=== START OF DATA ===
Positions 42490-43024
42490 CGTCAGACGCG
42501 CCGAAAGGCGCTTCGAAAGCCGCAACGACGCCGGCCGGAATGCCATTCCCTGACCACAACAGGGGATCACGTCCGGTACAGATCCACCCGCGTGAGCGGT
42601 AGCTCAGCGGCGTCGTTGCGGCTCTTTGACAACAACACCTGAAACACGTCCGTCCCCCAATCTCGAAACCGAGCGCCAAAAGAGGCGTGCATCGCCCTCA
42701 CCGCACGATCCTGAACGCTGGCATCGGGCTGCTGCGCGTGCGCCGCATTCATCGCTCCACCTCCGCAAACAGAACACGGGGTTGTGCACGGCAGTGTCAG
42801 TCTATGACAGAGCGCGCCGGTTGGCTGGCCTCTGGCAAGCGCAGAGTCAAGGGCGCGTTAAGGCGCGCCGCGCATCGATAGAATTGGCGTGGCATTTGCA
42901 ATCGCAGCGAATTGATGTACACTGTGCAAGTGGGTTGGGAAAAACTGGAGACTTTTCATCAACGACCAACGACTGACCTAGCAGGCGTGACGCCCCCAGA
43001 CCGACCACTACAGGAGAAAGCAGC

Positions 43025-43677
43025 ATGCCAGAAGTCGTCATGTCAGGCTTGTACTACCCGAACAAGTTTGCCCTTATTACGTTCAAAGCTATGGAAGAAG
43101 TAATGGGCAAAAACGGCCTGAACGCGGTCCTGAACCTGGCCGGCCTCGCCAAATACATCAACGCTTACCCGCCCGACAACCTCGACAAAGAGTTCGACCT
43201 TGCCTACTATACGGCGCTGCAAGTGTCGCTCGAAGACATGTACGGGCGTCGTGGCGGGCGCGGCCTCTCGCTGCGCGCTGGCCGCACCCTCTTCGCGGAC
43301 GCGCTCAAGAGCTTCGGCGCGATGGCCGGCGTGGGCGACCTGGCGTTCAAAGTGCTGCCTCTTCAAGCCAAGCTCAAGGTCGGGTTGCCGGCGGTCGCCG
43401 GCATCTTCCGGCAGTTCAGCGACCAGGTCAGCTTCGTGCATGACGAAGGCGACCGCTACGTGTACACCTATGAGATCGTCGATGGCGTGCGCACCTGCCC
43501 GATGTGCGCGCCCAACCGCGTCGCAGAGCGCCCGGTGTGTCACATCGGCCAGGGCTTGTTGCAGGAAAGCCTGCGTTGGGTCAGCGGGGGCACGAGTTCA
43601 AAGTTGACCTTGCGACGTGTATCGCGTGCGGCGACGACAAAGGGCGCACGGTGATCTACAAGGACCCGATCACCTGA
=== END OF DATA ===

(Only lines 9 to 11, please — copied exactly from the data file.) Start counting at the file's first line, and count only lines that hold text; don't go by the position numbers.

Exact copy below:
Positions 43025-43677
43025 ATGCCAGAAGTCGTCATGTCAGGCTTGTACTACCCGAACAAGTTTGCCCTTATTACGTTCAAAGCTATGGAAGAAG
43101 TAATGGGCAAAAACGGCCTGAACGCGGTCCTGAACCTGGCCGGCCTCGCCAAATACATCAACGCTTACCCGCCCGACAACCTCGACAAAGAGTTCGACCT